From a possible cyber attack to a technical failure that could have jammed the ship's steering, nothing is being ruled out in the probe to determine what caused a US warship and an oil tanker to collide in the Singapore Strait on Monday.
While he declined to comment on specifics, given the early stage of the investigations, Admiral Scott Swift, commander of the United States Pacific Fleet, said he was aware of the theories going around.
Speaking to reporters at Changi Naval Base last evening, Adm Swift said he has heard of media reports that the collision could have been caused by a cyber attack.
While there have been "no indications of that as of yet", he added that the US Navy is "not taking any consideration off the table, and every scenario will be reviewed and investigated in detail".
This includes possible negligence, he said, which will be investigated. "Along with responsibility and authority come accountability, and I think the record of the United States Navy is clear on that."
While he did not elaborate, observers said he was likely referring to three other recent collisions involving US warships, including an earlier incident in June.
Seven sailors died when the USS Fitzgerald - also part of the 7th Fleet - collided with a container ship off Japan. The US vessel's captain was stripped of his command after the navy found that flaws in keeping watch could have contributed to the accident.
"We will conduct a thorough and full investigation into this collision - what occurred, what happened, and how it happened... One tragedy like this is one too many, and while each of these four events is unique, they cannot be viewed in isolation," Adm Swift said yesterday.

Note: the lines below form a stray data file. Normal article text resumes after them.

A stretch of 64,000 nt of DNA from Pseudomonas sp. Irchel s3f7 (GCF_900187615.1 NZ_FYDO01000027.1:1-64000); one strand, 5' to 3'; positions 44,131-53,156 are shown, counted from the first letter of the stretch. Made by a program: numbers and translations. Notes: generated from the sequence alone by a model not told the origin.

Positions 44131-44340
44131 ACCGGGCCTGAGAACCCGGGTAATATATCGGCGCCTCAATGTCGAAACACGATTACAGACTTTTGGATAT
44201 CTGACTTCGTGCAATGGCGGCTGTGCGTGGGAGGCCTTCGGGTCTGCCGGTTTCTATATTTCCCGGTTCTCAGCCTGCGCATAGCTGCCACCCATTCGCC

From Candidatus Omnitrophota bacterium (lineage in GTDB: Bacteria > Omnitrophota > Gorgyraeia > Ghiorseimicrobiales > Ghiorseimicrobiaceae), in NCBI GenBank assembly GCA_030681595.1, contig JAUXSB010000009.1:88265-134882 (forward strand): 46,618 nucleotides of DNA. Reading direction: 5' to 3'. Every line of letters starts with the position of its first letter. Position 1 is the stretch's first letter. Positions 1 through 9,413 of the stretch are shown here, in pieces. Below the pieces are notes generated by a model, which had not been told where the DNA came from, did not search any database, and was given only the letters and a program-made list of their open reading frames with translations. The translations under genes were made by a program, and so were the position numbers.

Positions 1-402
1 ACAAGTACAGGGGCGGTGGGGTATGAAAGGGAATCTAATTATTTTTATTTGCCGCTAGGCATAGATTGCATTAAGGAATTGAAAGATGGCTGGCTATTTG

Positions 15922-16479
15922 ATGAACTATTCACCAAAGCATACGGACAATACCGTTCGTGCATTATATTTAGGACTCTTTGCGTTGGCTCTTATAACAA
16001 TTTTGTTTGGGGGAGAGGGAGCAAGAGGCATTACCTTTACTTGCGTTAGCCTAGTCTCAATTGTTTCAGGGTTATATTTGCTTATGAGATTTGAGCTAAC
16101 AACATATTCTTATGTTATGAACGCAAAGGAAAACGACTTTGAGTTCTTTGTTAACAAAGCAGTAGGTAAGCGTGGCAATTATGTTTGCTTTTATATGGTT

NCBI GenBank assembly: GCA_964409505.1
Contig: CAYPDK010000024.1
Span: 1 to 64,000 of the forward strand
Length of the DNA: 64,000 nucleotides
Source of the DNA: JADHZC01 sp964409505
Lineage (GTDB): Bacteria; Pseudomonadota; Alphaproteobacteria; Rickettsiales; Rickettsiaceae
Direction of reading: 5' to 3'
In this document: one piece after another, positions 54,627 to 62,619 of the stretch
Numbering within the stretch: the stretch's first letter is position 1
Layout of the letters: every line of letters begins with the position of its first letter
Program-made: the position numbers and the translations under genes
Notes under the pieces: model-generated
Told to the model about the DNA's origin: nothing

He added that he would work with US Chief of Naval Operations John Richardson to find out if there was a common cause at the root of these events and to solve that, if so. The US Navy has ordered fleet-wide investigations to review processes and identify gaps, but commanders are to space out the review to avoid hampering operations.
But Adm Swift was quick to dismiss suggestions that crew fatigue could have played a part.
"I don't think that is the case at all. I was on McCain this morning, looking at the eyes of those sailors. Even after their heroic efforts yesterday, I didn't see exhaustion."
Asked if the spate of collisions should raise worries over the Pacific Fleet's ability to respond to threats, Adm Swift said he was not at all concerned, citing its "deep bench of 140,000 reporting to duty every day" who can respond to any guidance from the top brass.
Apart from the 10 missing US sailors, another five were injured, with four of them medically evacuated by a Singapore Armed Forces helicopter to Singapore General Hospital. The fifth did not require further medical attention.
US Vice-President Mike Pence, who spoke to Fox News, said having sailors killed in two collisions this year was disconcerting. "It is just unacceptable, and we will get to the bottom of it.... But right now, our hearts are with the families of those that are lost, and we honour them."
The US warship, which was en route to Singapore for a routine port call, is now berthed at Changi Naval Base. The Liberian-flagged tanker is berthed at Changi's eastern anchorage to be further assessed.
Stealth Maritime Corporation, which manages the tanker, told The Straits Times its all-Filipino crew were "safe and well" and have remained on board. A spokesman said: "The Master, and indeed all the crew, are cooperating fully with a number of investigations. Obviously, the MPA (Maritime and Port Authority of Singapore) investigation is paramount, but there are a number of other investigations too."
• Additional reporting by Zaihan Mohamed Yusof